If Pakistani press reports of a high-level meeting between the Pakistani prime minister and his top security ministers are to be believed, Sharif will likely complain to Obama about Afghan and Indian interference in Pakistani matters. He is expected to “make it clear that the centres of terrorism are located in the two countries and not in Pakistan” during his meeting at the White House. Pakistan aims to prevent Afghanistan from allowing anti-Pakistani movements to operate from Afghan soil, and Islamabad is deeply suspicious that Afghan and Indian intelligence services may be operating in collusion against its interests. Pakistani authorities assert that Afghanistan conspires with groups conducting violence in Pakistan and that India and Afghanistan facilitate insurgency in the restive southern Pakistani province of Balochistan. 

If the United States were to maintain a residual presence in Afghanistan, it would offer a guarantee against interstate conflicts between Afghanistan and Pakistan, preventing or limiting aggression between the two neighbors. But the need to reassure both sides could lead Washington to embrace the “zero option” of leaving Afghanistan entirely—a less-than-optimal outcome for everyone—if Karzai does not accept Washington’s self-imposed restrictions and Islamabad does not give Karzai any significant and credible reassurances regarding its future behavior in Afghanistan.

Already, the United States is working to calibrate its policies to avoid such an outcome. The October 11 capture in Afghanistan of Latif Mehsud, a leader of the anti-Islamabad Pakistani Taliban (TTP), by U.S. forces offers a perfect example of these calculations. Mehsud’s capture is a boon to Pakistan, which has been fighting the TTP for years. And the TTP commander’s arrest took place while Mehsud was allegedly in the custody of the Afghan army, removing a seeming ally of the Afghan government and a foe of the Pakistani leadership. This served to warn Karzai not to exacerbate tensions with his southern neighbor.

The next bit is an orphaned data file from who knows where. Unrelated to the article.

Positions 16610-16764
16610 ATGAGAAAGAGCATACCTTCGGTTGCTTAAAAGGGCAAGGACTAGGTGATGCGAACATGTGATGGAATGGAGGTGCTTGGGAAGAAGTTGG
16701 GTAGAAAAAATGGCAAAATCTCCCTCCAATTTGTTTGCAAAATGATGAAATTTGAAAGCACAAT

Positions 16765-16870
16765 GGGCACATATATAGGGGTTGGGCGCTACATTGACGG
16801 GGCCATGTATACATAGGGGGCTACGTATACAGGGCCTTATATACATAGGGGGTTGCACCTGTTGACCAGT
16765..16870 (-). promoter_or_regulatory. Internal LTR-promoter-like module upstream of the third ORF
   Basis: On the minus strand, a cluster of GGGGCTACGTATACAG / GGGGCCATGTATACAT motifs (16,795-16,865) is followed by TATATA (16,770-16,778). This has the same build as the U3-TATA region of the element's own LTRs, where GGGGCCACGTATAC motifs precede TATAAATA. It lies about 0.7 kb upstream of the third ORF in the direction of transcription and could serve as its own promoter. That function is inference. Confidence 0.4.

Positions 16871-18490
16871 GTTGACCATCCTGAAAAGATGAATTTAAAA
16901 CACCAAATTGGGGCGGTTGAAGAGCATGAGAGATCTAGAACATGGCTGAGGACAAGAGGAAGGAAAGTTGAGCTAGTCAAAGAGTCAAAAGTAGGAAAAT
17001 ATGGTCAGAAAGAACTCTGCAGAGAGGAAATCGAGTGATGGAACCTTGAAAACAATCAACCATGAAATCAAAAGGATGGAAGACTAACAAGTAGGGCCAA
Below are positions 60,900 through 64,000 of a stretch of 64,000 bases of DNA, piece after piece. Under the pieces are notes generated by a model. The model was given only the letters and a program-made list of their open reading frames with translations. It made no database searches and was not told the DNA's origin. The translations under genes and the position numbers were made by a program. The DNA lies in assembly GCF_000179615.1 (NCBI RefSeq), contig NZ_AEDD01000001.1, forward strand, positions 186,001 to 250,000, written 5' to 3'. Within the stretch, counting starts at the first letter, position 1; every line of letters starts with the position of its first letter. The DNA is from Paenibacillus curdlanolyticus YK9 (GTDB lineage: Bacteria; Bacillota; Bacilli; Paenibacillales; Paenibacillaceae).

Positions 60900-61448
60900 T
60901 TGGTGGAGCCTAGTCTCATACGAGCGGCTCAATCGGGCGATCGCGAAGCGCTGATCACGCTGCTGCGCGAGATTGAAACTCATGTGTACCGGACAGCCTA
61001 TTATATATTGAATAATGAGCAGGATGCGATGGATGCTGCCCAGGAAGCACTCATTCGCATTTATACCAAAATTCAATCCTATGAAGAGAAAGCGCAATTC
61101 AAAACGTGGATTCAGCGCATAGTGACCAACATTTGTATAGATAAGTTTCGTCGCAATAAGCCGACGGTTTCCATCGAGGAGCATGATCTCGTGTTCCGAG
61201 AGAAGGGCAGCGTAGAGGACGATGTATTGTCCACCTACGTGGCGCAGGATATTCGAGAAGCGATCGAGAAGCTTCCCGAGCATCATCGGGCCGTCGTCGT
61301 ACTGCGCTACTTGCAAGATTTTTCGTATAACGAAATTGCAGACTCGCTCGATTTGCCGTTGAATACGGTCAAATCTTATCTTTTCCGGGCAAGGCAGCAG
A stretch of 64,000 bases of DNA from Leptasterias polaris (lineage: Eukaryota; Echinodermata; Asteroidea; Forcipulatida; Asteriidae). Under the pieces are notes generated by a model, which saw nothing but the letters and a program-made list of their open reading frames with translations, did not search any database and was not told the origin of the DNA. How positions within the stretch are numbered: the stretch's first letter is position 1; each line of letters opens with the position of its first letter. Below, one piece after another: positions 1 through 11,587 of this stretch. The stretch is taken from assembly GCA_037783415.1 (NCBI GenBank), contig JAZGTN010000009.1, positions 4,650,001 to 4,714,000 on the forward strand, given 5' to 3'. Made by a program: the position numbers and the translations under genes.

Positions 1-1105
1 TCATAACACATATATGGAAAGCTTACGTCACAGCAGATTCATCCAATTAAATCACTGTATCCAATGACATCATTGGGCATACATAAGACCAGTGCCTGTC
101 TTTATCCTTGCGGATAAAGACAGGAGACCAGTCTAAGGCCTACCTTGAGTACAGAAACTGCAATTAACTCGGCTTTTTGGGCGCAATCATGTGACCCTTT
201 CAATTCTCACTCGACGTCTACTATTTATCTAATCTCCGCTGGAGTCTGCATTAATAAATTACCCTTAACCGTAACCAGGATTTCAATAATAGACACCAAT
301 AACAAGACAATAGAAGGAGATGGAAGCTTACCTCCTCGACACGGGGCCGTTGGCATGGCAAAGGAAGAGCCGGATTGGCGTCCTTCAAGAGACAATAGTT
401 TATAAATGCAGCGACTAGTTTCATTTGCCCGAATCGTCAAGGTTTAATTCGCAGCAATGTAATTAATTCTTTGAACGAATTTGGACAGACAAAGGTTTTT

Access to Energy

Inconsistent and insufficient access to power remains a real problem for Pakistan that severely limits its growth potential, especially in major electricity-dependent industries like textile manufacturing. Coverage leading up to Sharif’s White House visit strongly suggests that securing increased U.S. assistance in the energy sector will be high on the prime minister’s agenda. He tapped his energy minister to attend a meeting with U.S. Secretary of State John Kerry, and Pakistani officials have explicitly cited plans to address the issue during the Washington talks. 

The United States already extends some energy aid to Pakistan, funding technical training programs, enhancements to hydroelectric dams, and other components of the country’s electricity infrastructure, but this support is modest in comparison to Pakistan’s overall needs. To the extent that increasing the funding for U.S. energy assistance depends on cooperation by the Republican-controlled House of Representatives, the Obama administration’s freedom of maneuver may be constrained. But Pakistanis could understandably see this internal political challenge as a problem for Washington to solve, not Islamabad.

And more aid alone will not be enough to keep the power flowing. The roots of Pakistan’s energy crisis go much deeper, permeating its national infrastructure, distribution network, and governance. Pakistani power companies suffer from gross mismanagement and corruption, and even the better-run utilities face tremendous difficulty in collecting payments and preventing the outright theft of electricity. Solving such a systemic problem will require Islamabad to make some difficult and politically costly decisions. Debate abounds as to the specific policy changes Pakistan ought to adopt—changes to subsidies, tariffs, and regulatory oversight have all been proposed. Given the intricacies of Pakistan’s energy problems, Sharif has few easy options for major and meaningful reforms.

Even if the prime minister could manage the sort of serious reforms that Pakistan needs, which would be long-term and technical by definition, they would not offer a shorter-term boost to the power grid—or to Sharif’s political fortunes. With that in mind, securing a high-profile commitment from the United States on energy is an especially attractive proposition for Sharif. A U.S.-funded dam or similar project would enjoy high visibility and provide the prime minister with concrete evidence that he is making good on his reputation as a pro-business leader who can get things done. Even though the U.S.-funded initiatives would likely take years to complete, the announcement of tangible new projects could create some sense of relief in Pakistan.